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October 8, 2020 | by Angela McQuillan
In March of 2020, artist Dena Haden was preparing to pack up her work in Berkley, Massachusetts and travel to Philadelphia for the opening of her solo exhibition at the Esther Klein Gallery (EKG), scheduled to open in April. As with most things scheduled for March, things didn’t quite turn out as planned. Haden’s show was put on hold indefinitely due to the outbreak of COVID-19. For the first time since the gallery opened in 1976, the walls were void of art influenced by science – all as scientists and researchers across the country double down on a new virus that would change the course of modern history.
EKG remained closed for seven months until finally reopening last month for the premiere of With Whom We Walk This Earth, Haden’s new body of work created during her residency at the Arrowmont School of Arts and Crafts in Tennessee.
Viewing artwork in-person in the middle of a pandemic is, for the most part, a solitary experience. Visitors to the gallery are not greeted by large crowds, but instead a quiet and peaceful space offering a more contemplative experience. This is generally my favorite way to look at art — free from outside distractions — and Haden’s work lends itself particularly well to this format.
With Whom We Walk This Earth is a stunningly beautiful collection of fiber-based work created from upcycled objects found in nature. This earth-focused, sustainable art practice emphasizes our human connection to the natural world and re-envisions what this relationship has the potential to become. While Haden had no way to knowing it when the works were created from May 2019 through early 2020, the subject seems particularly apropos given so many people’s renewed interest in experiencing the natural world – one of few activities unaltered by the pandemic.
Using materials such as orchids, devil’s claw, trumpet seeds, Japanese knotweed, alpaca fiber and even kombucha culture, Haden literally and figuratively weaves a narrative of innovation and environmental awareness. She fabricates with meticulous handmade detail, giving an extreme amount of time and care to each piece. She views this process of creation as a meditation and an appreciation of the “rawness and beauty of existence.”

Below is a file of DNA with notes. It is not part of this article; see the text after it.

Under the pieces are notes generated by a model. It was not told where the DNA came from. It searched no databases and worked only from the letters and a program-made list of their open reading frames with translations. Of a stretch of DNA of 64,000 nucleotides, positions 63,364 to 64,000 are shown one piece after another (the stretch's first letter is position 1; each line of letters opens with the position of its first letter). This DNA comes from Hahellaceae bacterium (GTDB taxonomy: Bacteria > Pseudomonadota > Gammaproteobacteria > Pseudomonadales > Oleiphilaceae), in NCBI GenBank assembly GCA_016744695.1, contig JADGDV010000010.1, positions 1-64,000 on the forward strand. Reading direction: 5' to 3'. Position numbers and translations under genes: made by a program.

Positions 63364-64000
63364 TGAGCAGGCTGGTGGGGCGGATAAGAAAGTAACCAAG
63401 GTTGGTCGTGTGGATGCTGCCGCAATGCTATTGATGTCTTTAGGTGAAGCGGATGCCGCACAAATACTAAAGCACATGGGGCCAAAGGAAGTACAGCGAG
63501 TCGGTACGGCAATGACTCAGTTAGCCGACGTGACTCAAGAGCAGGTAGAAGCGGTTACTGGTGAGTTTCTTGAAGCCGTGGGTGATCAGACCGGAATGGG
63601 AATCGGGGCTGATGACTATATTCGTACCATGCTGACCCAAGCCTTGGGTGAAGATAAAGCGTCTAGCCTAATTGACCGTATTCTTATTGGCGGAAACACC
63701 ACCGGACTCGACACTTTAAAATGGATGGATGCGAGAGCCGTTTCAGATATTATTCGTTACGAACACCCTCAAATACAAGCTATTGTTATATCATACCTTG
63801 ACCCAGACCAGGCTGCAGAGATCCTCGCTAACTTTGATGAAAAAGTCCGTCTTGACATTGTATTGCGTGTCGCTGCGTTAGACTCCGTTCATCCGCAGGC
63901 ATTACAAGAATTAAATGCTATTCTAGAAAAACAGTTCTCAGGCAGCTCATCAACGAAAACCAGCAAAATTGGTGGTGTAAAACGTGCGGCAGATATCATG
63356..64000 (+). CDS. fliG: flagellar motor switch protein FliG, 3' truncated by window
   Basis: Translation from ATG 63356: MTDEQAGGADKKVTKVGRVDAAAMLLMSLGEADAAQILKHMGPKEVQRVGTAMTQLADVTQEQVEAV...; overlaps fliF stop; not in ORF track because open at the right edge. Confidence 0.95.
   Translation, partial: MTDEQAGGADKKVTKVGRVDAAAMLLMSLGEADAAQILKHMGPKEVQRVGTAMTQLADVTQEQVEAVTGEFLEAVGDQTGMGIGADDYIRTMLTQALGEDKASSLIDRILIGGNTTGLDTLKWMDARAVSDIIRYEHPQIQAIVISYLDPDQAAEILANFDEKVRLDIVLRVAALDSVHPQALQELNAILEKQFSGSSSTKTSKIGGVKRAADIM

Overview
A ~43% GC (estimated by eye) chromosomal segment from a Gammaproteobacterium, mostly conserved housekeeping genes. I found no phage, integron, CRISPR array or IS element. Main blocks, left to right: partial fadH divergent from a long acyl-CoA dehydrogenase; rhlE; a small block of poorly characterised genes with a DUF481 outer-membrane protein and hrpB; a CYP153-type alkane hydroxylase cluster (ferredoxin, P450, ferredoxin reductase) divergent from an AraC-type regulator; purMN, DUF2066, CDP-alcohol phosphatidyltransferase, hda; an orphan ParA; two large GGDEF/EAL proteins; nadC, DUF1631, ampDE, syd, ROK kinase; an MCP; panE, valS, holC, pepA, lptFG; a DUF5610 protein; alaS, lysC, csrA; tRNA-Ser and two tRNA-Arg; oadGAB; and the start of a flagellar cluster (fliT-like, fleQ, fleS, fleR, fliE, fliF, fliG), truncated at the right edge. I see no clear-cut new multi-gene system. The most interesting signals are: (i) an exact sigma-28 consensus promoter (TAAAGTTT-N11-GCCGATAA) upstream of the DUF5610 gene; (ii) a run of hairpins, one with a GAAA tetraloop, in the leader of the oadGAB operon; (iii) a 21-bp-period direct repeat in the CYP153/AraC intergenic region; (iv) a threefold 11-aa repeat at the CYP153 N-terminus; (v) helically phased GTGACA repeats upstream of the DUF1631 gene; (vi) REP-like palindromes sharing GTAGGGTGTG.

Dispersed among the sculptures in the show, viewers will find small drawings made from pigments on paper, depicting human hands that are reminiscent of prehistoric cave paintings. This association takes me back to a simpler time, when humans existed in harmony with nature and embodied the true meaning of sustainability. Haden’s utilization of hand weaving techniques act as an homage to cottage industries of past eras, when fibers were hand spun and processed to make essential goods like nets and textiles.
Not only does Haden’s work give a nod to techniques of the past, With Whom We Walk This Earth also looks ahead to the future of sustainable materials. Kombucha is widely known as a healthy beverage, but the bacteria and yeast culture can also produce films of cellulose that when dried, create a leather-like material that has been proposed as a sustainable alternative to textiles. Processed kombucha film can be cut and sewn like any fabric and is 100% biodegradable. Haden utilizes this process of growing, drying, cutting and sewing kombucha to create sculptural elements that resemble tiny vessels that decorate her larger works. The most striking aspect of this material is its slightly translucent appearance, which catches the light in such a way that makes it appear to be glowing. Dyed with natural pigments in shades of amber, gold and burgundy, the luminescent vessels represent the cycle of life in all of its glory.
Just as periods of uncertainty inspired our ancestors to look towards simpler ways of life, COVID-19 has left many of us enhancing our daily experience with rustic, homespun habits such as baking, gardening, and nature walks. The natural world has the unique ability to put life’s stresses into perspective and offer a renewed sense of purpose and meaning. The life cycle of growth and decay tells us that at some point, this deadly virus too shall pass. Once the threat of the pandemic has subsided, these drastic changes to our lifestyle may live on, as well as a renewed sense of what brings “real” happiness. This back-to-nature impulse is imperative now, as well as in the future to address the issue of climate change — a catastrophe that looms on the horizon.
Dena Haden’s exhibit, like all EKG exhibits, is grounded in science and is one of the many ways that the Science Center reaches many diverse audiences. Our goal is to make scientific information and dialogue readily accessible and inclusive for everyone. Whether through art, research or dialog, we believe it’s imperative to stay informed and up to date on accurate, scientific information.